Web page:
The biggest trap I see in marketing and branding in recent years is that everyone talks about community when what they really mean is their customers. For me, community can only be one person I have a connection with. We are on a first name basis with many of The Hundred’s strongest advocates and loyal supporters. It’s the community. I don’t have any metrics, but I do know that every time we open a store or take a drop, I want to be out there greeting people that I know by name.

FC: Some companies like Starbucks or Nike use NFT technology, but call it by a different name, like digital collectibles. How do you feel about the level of abstraction?

bra: I think that is perfectly fine and fair. The term NFT carries a lot of stigma, and some of the brands that truly believe in the technology and see its power just don’t want to be associated with that stigma. I mean, a digital collectible is much easier to understand than a non-fungible token. It might be helpful for people to start using a different terminology.

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FC: You alluded to the fact that early on NFTs seemed like a way to bring more marginalized identities into the tech space. How do you feel about it now?

bra: I thought NFTs were kind of a side door to tech and finance communities. When I started with NFTs, I was invited to dinners with technical leaders for the first time in my life. We have been sold this lie that artists have to struggle and starve and be poor. I thought for the first time, through NFTs, minorities or marginalized communities could come in and steal some power. This is how it looked in the beginning. You saw many minority entrepreneurs and female founders start projects like World of Women.

It turned out to be a lot of virtue signaling. People would buy a World of Women NFT and say, “I have this NFT, I love women,” and then behind the scenes they were just trash against women.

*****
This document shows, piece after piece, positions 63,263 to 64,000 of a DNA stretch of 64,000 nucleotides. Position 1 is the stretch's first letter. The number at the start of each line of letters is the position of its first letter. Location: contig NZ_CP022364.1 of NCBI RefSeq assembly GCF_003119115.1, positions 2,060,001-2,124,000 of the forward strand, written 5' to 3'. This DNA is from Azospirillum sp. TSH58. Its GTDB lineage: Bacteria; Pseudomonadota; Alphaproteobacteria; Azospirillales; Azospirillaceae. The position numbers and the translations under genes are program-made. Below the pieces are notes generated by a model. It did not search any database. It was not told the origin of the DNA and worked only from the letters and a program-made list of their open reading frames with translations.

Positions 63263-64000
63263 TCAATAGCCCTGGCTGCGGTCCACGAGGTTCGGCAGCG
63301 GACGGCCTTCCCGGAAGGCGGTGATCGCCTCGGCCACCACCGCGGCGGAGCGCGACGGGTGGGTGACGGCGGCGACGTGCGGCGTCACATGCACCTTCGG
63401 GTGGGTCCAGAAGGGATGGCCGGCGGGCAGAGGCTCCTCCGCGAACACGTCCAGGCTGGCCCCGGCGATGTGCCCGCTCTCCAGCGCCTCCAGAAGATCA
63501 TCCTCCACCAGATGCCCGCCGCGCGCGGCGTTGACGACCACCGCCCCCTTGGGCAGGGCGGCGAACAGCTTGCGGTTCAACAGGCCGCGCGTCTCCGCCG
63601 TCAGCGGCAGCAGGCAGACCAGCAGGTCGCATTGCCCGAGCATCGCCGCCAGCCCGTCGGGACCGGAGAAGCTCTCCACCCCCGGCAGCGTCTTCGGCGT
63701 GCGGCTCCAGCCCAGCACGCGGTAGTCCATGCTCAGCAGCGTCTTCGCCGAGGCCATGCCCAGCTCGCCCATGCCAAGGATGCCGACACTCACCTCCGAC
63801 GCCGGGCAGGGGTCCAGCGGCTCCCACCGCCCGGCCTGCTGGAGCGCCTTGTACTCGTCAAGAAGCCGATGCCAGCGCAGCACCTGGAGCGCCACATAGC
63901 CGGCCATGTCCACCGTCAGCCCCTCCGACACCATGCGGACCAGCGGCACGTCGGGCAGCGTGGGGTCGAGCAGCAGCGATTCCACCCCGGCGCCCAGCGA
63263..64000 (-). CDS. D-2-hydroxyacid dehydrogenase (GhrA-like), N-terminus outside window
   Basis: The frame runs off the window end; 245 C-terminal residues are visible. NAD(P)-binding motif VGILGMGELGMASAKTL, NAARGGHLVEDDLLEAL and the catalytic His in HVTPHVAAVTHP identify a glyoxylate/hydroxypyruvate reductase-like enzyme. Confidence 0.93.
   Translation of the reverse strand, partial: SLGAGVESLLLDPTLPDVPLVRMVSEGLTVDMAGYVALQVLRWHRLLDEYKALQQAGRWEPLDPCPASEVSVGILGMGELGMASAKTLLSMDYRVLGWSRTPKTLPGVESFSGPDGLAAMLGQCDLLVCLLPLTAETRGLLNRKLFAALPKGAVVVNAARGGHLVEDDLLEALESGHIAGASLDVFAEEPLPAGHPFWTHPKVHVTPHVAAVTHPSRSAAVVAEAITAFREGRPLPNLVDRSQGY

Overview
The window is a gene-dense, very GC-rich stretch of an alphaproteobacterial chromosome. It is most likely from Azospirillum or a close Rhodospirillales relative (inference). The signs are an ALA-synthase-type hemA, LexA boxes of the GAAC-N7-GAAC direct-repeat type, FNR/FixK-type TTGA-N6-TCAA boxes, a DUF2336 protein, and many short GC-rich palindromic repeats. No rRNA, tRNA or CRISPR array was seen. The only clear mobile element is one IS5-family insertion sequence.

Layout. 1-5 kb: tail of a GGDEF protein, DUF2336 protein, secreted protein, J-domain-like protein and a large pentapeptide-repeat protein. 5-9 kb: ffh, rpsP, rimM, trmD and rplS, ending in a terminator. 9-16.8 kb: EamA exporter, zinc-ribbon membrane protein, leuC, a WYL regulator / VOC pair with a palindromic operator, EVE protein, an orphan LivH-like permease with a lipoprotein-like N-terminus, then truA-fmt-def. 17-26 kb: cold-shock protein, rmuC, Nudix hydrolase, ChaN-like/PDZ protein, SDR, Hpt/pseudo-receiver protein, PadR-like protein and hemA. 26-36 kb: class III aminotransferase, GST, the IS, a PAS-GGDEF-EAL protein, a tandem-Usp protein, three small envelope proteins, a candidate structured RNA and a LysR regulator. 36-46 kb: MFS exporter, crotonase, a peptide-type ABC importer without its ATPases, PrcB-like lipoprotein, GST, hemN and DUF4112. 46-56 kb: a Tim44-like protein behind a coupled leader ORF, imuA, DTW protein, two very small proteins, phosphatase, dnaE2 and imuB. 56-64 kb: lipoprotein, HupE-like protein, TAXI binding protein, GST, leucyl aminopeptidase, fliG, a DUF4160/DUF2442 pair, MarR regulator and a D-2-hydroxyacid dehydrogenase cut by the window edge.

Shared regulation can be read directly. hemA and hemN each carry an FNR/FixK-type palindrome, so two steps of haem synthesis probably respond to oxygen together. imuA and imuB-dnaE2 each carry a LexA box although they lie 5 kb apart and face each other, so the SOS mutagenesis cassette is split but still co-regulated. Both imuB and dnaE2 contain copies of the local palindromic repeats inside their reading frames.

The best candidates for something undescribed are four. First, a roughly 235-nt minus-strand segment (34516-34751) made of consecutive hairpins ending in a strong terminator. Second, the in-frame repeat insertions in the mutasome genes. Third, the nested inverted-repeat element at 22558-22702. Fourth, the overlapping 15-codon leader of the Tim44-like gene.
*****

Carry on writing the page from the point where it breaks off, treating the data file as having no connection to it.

FC: You have used NFTs for ticketing purposes. Are there any practical applications you are excited about?

bra: I think token gating is really cool. Tokenproof, the leader in token-gating mechanics, did a project with Adidas where anyone who came could get an NFT that you could create on the spot, and once you had it in your wallet, you’d get a discount code for when you shopped on the Adidas website . It is a very practical use of the technology that people can understand as consumers.

FC: Tell me about the title of this book: NFTs are a scam is quite provocative.

bra: The title of the book is NFTs are a scam. It pissed off so many people in the NFT community, including some of my closest friends. I ask them to promote the book and I can tell they just hate the title. We’ve done a couple of pranks—bought a billboard in Times Square that says “NFTs Are A Scam” during NFT NYC—and then staged a fake protest the following year. We wanted to disarm people. It really struck a nerve. I think if you can say, “Yeah, I get it, some of this is pretty stupid,” you’ll convince more people to be on your side than initially being an NFT Bible thumper.